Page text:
Make no mistake, things may not have come easy for Scarlet Parke, but she understands a good mindset can get you places. The soulful singer/songwriter is a rising star in the Seattle music scene and the product of a broken home, where drugs and alcohol touched her life continually. Scarlet overcame and now sets an example for youth with similar experiences.
Singing since she first saw the Little Mermaid at the age of four, Scarlet’s voice led her through church, school, and up to college where she earned a vocal scholarship. It was two months into her university career that the music program got cut, but once again tackling adversity, she would follow her voice out of school and onto the stage.
Influenced by soul and jazz music, Scarlet began to hit the scene, sometimes seeing multiple shows a night for almost nine months, to talk to every musician she could. Her break started at a local jam with those same musicians in attendance. She was able to get on stage and use her improvisational style of singing to form her first of many bands. Now playing bigger festivals like Seattle’s own Upstream, her passionate style of singing is hitting home to audiences. “All my songs are very emotionally charged and all true stories. It makes all the crazy stuff I’ve gone through okay. It doesn’t have to live with me anymore, it lives in whatever song it is.”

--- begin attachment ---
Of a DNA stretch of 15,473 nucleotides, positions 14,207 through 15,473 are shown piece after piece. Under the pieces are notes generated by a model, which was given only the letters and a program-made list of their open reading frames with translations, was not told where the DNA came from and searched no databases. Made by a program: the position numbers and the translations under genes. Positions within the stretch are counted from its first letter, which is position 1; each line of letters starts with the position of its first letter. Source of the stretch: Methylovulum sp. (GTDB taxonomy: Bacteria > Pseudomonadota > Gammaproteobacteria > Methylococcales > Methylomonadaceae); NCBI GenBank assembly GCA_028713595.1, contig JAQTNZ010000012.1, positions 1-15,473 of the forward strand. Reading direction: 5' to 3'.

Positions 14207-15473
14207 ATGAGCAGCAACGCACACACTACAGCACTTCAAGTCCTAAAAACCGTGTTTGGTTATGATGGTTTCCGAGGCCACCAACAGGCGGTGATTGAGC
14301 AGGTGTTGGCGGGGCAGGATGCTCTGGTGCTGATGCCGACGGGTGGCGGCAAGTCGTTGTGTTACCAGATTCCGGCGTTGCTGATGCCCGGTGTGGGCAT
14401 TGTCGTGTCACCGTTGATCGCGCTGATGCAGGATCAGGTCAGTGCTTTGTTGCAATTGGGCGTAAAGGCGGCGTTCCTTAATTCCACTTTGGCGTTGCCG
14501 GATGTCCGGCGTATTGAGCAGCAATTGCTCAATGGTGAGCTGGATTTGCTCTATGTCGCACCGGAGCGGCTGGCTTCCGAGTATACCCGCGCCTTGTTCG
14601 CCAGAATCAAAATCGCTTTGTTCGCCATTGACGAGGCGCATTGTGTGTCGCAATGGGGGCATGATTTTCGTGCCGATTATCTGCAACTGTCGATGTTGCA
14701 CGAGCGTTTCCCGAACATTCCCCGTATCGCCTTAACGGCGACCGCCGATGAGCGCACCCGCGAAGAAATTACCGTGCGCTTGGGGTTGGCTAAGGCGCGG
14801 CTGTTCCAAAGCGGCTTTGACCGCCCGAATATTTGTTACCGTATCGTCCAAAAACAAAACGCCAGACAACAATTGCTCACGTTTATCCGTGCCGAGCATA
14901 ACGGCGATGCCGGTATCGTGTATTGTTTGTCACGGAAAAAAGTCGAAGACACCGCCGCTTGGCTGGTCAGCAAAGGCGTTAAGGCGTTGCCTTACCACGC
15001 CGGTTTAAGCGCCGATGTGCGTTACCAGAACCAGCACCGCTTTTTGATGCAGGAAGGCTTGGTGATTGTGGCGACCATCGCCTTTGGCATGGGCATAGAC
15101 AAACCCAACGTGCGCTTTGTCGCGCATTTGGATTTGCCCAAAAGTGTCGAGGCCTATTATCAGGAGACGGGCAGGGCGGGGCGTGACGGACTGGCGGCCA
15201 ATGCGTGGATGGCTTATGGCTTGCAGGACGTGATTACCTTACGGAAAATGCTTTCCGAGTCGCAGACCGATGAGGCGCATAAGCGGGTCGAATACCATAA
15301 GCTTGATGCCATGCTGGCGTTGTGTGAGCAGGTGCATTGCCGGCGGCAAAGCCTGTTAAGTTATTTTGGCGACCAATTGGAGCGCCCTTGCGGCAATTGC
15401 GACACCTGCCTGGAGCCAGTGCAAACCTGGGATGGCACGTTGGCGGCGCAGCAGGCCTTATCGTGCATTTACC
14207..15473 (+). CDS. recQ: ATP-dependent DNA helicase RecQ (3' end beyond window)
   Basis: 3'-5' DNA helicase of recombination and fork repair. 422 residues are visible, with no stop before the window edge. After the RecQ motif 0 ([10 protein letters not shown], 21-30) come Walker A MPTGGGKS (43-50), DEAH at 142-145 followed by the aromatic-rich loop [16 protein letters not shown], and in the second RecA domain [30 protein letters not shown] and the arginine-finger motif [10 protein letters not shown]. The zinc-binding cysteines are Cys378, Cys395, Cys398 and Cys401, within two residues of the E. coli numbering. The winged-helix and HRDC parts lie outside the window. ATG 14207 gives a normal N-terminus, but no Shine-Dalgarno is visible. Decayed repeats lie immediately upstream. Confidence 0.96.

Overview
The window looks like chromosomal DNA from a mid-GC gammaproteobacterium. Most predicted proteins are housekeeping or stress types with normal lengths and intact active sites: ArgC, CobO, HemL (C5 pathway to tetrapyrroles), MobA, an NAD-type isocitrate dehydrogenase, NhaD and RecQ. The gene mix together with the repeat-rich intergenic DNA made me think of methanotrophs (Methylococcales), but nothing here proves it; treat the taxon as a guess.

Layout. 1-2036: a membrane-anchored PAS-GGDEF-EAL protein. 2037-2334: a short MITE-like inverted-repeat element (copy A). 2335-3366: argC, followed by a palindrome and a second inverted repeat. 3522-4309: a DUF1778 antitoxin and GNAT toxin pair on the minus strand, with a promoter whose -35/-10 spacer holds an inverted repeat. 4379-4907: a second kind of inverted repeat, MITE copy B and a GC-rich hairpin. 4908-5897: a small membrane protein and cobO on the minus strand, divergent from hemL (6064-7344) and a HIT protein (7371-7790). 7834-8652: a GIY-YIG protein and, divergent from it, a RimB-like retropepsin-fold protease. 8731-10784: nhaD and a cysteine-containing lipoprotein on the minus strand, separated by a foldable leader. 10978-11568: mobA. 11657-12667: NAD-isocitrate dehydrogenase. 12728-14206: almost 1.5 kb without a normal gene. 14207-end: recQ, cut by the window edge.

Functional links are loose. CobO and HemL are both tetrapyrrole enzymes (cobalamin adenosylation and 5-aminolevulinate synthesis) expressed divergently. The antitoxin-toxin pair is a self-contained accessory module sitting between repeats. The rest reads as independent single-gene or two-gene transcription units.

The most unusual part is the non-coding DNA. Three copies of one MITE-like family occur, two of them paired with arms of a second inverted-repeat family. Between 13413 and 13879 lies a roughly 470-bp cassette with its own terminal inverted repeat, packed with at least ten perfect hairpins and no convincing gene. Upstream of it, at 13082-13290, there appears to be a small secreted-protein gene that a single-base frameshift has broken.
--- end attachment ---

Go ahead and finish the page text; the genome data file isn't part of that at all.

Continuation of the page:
Goals evolve. Scarlet’s ultimate goal used to be to get through the trauma she experienced, to become her own rock. Now, it’s to be other peoples’ rock, for those who don’t have one. “I remember feeling overlooked as a kid,” Scarlet says, “feeling like I didn’t matter because grown-ups have their own problems. Kids become grown-ups and their problems multiply.” Now, Scarlet uses her voice to give a voice to others. Recently having the opportunity to partner with an alternative school in the Seattle area, she hopes to have more chances to mentor kids of broken homes, and those who want to know there’s hope on the other side.
Once Scarlet followed her voice. Then she let her voice lead. Now, it has a purpose. “Everything is temporary. It’s not necessarily a bad thing or a good thing, but it’s a thing that reminds you that where you are now is not where you’re always going to be. Where you are going depends on your mindset.”